WoW has long had an endgame design narrowed down to just running raids or taking part in the intensely competitive high-end PvP game. But this is by design, and Cataclysm has hit the group content pretty hard. Random heroics are meant to be a gateway into raids, meaning that if you don't like raiding or can't participate, you are effectively locked at a certain tier of content. You can only get so far and then no further. But this is by design, not a natural law, and if developers wished to change it, the tools are available.
"But rather than making people want to play a tank, the Call to Arms makes players want to be a tank."
Of course, some tanks are queueing, either because they need the extant rewards or because they find the runs fun enough after all. But there's a definite strain of thought that's been running around ever since Cataclysm was released that the endgame just isn't fun any longer, and so bribery is being offered to try to essentially trick people into playing the way developers want. It's not a fault of the Dungeon Finder system; it's due to the fact that people don't want to deal with the stress of tanking, and the runs aren't fun enough to justify that additional stress.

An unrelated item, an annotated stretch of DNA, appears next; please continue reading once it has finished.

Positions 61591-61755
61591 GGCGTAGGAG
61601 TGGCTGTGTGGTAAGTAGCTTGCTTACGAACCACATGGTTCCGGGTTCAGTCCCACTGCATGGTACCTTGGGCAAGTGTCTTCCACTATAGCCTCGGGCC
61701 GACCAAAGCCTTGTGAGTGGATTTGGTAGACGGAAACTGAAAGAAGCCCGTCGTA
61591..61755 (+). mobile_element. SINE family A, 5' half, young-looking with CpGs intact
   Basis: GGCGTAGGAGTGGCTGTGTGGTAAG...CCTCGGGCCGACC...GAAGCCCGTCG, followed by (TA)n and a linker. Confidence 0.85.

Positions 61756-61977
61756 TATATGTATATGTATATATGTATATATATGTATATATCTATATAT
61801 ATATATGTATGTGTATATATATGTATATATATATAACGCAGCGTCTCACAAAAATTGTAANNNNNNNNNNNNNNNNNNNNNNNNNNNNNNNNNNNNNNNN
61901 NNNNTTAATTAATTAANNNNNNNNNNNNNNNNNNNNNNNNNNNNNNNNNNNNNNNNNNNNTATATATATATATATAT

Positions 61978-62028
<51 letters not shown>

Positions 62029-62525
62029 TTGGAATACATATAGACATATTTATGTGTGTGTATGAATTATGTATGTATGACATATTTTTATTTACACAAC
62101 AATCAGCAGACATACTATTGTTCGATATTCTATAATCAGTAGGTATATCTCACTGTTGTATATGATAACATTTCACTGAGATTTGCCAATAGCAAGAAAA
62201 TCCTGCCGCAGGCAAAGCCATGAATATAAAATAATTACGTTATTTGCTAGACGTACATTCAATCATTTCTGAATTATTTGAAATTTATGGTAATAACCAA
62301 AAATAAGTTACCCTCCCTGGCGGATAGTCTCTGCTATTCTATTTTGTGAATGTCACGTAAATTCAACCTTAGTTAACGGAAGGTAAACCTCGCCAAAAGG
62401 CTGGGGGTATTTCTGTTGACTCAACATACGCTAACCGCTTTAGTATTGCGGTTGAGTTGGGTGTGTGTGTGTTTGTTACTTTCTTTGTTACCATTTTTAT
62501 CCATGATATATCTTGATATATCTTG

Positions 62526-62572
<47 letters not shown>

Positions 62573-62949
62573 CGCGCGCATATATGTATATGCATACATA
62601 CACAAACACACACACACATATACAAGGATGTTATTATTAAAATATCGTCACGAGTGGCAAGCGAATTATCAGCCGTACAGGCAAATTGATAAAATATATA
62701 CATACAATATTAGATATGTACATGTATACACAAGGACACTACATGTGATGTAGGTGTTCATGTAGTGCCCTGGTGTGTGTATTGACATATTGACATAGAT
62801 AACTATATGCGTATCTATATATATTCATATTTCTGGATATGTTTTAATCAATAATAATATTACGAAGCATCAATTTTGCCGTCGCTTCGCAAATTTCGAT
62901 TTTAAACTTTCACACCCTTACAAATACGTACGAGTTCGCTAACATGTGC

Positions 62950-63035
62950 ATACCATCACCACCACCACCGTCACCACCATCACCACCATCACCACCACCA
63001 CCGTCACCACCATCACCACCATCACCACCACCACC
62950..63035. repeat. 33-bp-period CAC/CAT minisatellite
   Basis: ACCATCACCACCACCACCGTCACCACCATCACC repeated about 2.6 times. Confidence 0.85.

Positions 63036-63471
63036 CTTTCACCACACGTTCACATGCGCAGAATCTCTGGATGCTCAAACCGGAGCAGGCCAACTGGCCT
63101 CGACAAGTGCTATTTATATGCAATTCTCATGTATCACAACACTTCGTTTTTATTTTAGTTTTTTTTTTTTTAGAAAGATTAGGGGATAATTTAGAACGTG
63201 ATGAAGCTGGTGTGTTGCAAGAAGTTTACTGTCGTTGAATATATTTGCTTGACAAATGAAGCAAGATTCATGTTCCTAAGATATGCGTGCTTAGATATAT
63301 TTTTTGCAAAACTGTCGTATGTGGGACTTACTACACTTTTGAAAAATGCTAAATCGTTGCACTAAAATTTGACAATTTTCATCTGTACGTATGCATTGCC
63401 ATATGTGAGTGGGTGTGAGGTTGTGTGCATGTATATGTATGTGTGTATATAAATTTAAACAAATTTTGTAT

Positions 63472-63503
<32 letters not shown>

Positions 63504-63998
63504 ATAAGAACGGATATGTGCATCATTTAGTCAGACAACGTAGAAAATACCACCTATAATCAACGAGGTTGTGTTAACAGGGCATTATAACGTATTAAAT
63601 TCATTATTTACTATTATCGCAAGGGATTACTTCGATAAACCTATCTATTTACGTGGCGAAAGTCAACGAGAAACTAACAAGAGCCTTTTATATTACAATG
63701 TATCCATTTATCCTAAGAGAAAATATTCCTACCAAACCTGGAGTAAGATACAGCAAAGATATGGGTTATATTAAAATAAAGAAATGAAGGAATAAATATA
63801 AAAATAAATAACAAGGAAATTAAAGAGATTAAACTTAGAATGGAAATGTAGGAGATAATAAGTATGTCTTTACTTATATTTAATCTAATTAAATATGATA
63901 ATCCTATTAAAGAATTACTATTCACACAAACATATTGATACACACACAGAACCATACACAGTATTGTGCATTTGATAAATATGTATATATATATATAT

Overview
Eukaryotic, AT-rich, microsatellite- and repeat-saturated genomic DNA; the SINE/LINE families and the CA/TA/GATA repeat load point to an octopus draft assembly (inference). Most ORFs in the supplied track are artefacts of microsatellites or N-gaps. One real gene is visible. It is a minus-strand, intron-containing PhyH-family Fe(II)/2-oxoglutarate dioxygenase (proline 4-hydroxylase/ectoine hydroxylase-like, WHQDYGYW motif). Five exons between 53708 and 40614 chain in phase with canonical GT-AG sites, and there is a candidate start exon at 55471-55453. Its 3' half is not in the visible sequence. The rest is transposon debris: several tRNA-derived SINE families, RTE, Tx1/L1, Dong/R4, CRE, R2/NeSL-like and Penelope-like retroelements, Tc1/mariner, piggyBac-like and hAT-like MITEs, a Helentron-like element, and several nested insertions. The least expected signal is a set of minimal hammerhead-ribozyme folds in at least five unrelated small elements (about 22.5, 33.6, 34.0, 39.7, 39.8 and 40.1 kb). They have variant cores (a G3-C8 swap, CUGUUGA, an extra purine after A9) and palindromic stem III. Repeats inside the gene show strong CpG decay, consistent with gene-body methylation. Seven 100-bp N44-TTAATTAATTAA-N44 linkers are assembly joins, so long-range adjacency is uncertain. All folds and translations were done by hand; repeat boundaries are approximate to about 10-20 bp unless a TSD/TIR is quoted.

Why we do it...
Whether you agree with the rosier picture or the nastier picture painted above, it's hard to argue that the feature won't work. At a certain critical mass, it's easier to keep playing and roll with the changes than stop and ask whether you're still genuinely enjoying the gameplay, and so WoW soldiers on despite the fact that the game is now essentially paying people for taking on roles they don't find fun.